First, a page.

Posts Tagged ‘howitwasshot’

How I Created a Shot of Myself Falling in the Kitchen with Food Flying Everywhere

Oh No!!

So I recently had this crazy idea in my head and some free time. The idea was to have myself falling over in the kitchen with tea and biscuits flying everywhere. Here’s a walkthrough showing how I created the image with carefully shot photos and Photoshop.
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Shooting a Portrait of a Man with a Cloud of Falling Lemons

Israeli photographer Ronen Goldman was recently commissioned by UK-based premium luggage manufacturer Redland London to shoot a series of advertising photos promoting an upcoming line of luggage. The company wanted to show the durability of the product and how it helps you “be prepared for anything,” so Goldman created a photo of a man protecting himself from a cloud of falling lemons. The video above is a behind-the-scenes glimpse into how the image was created.
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‘The Rain Maker': How I Shot a Conceptual Wet Plate Collodion Photograph

The rain maker 72dpi def.

During past few weeks I have been working on a new picture I had in mind. This time I already knew the title: “The Rain Maker.” It’s a picture made with the collodion photographic process that was invented back in 1851.
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Creating Wedding Cinemagraphs with Photographer Lindsay Adler

New York-based photographer and instructor Lindsay Adler recently collaborated with cinemagraph software maker Flixel to create a set of three stylized wedding portraits to show off at the upcoming WPPI conference. The behind-the-scenes video above offers a quick introduction to the project.
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Shooting Portraits of Superheroes on the Corner of a 1,000-Foot Skyscraper

mystique

Photographer Benjamin Von Wong wanted to capture the fearlessness of superheroes without the use of a green screen or cheap special effects, so he recruited some ordinary people, dressed them up as well-known comic characters, and placed them on the edge of certain death.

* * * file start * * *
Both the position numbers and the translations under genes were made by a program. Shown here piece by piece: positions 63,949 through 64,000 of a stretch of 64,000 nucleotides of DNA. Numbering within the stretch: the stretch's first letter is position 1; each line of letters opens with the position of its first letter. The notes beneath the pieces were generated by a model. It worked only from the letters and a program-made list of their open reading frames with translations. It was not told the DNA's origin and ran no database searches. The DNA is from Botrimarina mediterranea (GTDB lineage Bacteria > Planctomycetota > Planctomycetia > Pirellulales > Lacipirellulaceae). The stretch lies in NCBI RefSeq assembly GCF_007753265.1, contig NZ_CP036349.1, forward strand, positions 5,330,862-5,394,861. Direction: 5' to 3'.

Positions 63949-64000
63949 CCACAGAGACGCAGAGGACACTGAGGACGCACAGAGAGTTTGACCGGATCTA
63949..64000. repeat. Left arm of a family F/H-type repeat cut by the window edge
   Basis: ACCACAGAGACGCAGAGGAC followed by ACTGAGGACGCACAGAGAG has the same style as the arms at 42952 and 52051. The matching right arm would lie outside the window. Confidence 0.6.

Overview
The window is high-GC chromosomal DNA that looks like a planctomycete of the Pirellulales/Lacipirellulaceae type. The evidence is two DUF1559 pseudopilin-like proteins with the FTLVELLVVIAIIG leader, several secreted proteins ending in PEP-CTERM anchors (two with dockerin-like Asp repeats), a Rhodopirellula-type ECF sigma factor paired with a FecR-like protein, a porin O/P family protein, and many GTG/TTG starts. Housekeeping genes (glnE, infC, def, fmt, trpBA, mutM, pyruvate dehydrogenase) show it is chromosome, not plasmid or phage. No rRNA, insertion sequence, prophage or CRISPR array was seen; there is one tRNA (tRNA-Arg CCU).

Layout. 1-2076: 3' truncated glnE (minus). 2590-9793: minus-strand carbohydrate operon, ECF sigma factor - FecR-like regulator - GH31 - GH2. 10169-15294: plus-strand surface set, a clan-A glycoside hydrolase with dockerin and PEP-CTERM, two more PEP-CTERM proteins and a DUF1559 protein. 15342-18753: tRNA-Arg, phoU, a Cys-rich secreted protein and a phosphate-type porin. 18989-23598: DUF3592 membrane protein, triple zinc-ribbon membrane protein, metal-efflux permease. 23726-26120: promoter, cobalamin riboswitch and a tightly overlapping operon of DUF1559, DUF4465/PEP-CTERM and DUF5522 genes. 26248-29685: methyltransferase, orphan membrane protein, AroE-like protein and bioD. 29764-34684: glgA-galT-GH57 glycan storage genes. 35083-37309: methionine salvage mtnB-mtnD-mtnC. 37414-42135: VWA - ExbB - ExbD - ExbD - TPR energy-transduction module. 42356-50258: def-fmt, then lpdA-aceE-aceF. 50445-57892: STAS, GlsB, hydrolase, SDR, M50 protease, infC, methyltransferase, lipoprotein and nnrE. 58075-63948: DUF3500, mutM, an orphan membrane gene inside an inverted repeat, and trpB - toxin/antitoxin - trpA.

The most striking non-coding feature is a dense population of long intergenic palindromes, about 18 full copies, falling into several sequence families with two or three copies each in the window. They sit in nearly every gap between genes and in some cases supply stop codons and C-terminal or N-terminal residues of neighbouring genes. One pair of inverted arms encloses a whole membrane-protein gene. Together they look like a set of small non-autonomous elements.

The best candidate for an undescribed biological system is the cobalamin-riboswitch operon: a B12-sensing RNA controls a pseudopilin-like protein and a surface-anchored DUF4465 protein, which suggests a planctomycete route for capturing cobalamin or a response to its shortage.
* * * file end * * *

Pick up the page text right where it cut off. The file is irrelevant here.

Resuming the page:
The portraits he captured shows the models standing on the corner of a tall skyscraper in San Francisco.
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Photographer Joe Rosenthal Shares the Story Behind ‘Raising the Flag on Iwo Jima’

photograph

70 years ago today, photographer Joe Rosenthal captured a photograph of six US soldiers raising a flag on Mount Suribachi during the Battle of Iwo Jima in World War II. That photo (shown above), became an instant iconic image — these days we would say it “went viral” — and was published in thousands of publications around the world.

It went on to became the only photo to win a Pulitzer Prize in the same year it was published, and the image is now one of the most republished and recognizable photos of all time.
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Creating a Conceptual Wedding Photo of a Sideways World in a Bar

finalshot

In my work, the concept and the pre-visualization of the images are the key issues. It’s all about fresh ideas and trying to achieve something that has never been seen when trying to create original pieces of art.
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Creating My Own Captain Jack Sparrow Movie Posters with a Garage Shoot and Photoshop

sparrow

Last year I stumbled upon an online video showing a man dressed up as Captain Jack Sparrow, and decided that this is the one guy I want to take photos of and make some movie-style posters. I love everything about the “Pirates of the Caribbean” movies, especially the movie posters of the whole series.
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Photographer Spends Years Creating New ‘Historical’ Photos of Old Warships

Danish photographer Thomas Bangsted sits on the opposite end of the spectrum from “spray and pray” photography. The Brooklyn-based artist often spends months or years completing individual pictures through researching, traveling, shooting, and post-processing. The 7-minute video above offers a glimpse into how Bangsted creates his art.
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How I Created Those Viral Photos Showing a Beautiful Flipped Iceberg, From Start to Finish

Last month, a number of my photos showing a flipped iceberg went viral online and in the media. The video above is a 15-minute overview of what it was like shooting in Antarctica, the gear used to capture the images, and a little bit on the release process and how I manage outreach. I’ll elaborate below, but do watch the video as it includes some video of the iceberg which I haven’t shared previously.
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